Table 1.

The identification (ID), the height hT, wavenumber kH, and wavelength λH of the seafloor topography, the magnitude of the steady flow U0, and the steepness parameter Sp for each numerical experiment in section 3a.

Table 1.

In section 3b, another numerical experiment (Exp10) with the same hT, U0, and kH as in Exp07 is performed to revisit the evolution process of IOs. To compare the computed results of the present study with those of Nikurashin and Ferrari (2010), the GM background internal wave field is removed and the width of the model domain is reduced to 10 km to save computational resources, and a sponge layer is applied in the upper 1 km of the vertical domain. For Exp10, we first use one inertial period (t = 0Ti–1Ti) to gradually establish the depth-independent steady flow U0 throughout the model domain, and then run the numerical model with only the established steady flow for another 19 inertial periods (t = 1Ti–20Ti).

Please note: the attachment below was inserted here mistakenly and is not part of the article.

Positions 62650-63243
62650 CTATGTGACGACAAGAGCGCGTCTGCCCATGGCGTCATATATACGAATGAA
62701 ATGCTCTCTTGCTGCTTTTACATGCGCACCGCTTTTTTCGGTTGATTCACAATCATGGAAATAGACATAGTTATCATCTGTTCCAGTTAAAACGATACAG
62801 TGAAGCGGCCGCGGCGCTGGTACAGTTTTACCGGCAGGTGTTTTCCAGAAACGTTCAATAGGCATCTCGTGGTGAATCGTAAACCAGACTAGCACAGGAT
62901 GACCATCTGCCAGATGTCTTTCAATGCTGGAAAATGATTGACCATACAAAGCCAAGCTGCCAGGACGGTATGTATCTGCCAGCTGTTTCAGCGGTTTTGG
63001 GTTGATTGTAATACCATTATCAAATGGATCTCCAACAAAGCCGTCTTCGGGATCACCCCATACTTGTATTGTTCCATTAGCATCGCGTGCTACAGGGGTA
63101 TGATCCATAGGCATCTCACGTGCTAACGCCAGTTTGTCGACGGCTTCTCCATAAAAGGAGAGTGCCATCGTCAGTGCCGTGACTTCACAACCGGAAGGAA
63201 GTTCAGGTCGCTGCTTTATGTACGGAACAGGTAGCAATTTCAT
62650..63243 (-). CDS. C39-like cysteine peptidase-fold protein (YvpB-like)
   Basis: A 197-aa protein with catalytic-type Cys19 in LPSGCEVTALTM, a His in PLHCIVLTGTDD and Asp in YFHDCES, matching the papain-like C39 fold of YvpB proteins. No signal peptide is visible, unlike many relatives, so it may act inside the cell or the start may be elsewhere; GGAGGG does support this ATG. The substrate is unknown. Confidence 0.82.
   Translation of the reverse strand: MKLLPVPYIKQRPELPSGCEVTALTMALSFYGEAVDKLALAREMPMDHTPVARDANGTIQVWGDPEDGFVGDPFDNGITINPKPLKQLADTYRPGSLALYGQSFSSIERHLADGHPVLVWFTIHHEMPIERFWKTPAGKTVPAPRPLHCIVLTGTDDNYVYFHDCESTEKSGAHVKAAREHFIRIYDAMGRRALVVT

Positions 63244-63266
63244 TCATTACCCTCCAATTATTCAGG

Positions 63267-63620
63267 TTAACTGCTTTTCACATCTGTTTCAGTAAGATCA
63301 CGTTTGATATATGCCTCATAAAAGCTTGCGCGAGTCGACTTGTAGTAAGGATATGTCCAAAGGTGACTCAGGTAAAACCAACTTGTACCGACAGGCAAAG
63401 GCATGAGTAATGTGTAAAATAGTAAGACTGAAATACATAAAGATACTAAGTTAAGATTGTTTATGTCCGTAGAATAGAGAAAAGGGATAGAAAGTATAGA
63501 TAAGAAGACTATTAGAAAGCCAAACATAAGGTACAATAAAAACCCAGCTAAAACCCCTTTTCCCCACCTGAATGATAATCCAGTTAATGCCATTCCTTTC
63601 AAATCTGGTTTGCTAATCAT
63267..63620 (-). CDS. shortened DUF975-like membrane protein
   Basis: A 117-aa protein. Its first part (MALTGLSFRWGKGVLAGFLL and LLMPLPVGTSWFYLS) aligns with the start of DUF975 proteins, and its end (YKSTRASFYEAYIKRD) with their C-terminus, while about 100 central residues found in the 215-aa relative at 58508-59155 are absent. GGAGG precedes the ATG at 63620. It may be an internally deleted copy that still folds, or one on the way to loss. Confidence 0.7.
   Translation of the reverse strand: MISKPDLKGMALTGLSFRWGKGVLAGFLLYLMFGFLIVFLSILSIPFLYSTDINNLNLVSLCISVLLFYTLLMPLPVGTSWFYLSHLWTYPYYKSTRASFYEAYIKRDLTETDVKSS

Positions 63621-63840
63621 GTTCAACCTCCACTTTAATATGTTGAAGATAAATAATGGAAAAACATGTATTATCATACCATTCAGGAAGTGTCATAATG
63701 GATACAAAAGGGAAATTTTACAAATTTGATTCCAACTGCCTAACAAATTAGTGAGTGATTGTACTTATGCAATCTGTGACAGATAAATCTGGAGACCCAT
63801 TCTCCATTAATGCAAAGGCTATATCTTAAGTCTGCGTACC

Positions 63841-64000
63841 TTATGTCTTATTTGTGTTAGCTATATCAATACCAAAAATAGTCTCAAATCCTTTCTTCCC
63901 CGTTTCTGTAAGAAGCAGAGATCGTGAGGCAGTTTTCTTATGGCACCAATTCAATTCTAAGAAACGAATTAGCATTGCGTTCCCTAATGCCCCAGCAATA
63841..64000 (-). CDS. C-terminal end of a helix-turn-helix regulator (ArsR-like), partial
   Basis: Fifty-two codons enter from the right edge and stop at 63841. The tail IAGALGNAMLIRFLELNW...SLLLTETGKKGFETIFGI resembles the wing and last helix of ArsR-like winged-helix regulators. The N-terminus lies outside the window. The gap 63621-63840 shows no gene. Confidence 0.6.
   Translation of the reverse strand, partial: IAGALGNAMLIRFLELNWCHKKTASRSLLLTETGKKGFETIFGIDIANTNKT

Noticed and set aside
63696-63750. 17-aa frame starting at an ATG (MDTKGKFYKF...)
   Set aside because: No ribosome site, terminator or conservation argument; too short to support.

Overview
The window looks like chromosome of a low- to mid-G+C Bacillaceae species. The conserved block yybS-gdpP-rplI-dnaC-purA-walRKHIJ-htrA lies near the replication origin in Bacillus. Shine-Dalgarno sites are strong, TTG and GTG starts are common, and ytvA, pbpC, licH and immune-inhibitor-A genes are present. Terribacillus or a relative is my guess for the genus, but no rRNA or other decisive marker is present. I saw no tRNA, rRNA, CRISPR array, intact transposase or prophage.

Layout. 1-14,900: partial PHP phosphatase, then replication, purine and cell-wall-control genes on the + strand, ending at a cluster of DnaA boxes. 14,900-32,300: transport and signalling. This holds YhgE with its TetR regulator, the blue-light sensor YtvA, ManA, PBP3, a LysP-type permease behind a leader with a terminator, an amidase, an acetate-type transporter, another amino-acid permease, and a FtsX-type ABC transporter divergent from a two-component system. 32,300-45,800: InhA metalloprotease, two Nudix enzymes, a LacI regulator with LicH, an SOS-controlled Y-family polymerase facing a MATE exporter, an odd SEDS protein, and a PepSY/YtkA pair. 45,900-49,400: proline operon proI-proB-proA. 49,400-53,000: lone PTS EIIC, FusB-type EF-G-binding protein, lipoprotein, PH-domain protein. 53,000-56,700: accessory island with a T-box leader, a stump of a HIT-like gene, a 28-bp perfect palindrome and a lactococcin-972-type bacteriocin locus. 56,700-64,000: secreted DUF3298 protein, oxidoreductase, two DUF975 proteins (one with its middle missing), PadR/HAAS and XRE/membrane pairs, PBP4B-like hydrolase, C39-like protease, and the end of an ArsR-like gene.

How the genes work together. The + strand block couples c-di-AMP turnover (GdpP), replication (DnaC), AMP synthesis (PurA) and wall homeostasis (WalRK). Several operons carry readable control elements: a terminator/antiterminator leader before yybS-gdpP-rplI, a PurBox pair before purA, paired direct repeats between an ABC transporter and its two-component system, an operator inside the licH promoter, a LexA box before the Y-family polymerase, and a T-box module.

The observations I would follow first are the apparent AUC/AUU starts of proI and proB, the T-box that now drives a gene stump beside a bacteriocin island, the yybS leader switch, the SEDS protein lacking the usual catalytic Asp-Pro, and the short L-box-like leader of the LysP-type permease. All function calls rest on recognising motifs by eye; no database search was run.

3. Results and discussion

Following Nikurashin and Ferrari (2010), we decompose the velocity field into a zonally averaged flow (including the prescribed steady flow U0 and the IOs) and deviations from the zonally averaged flow (remaining internal waves), namely,
u=U0+uIO+uIW,
υ=υIO+υIW,
w=wIW,
where uIO, υIO are the zonal and meridional components of the IOs, respectively; and uIW, υIW, wIW are the zonal, meridional, and vertical components of the residual internal waves, respectively. In practice, uIO and υIO are calculated by zonally averaging the perturbation velocity field, while uIW, υIW and wIW are calculated by subtracting the zonally averaged perturbation velocity from the perturbation velocity field.

a. Parameter dependence study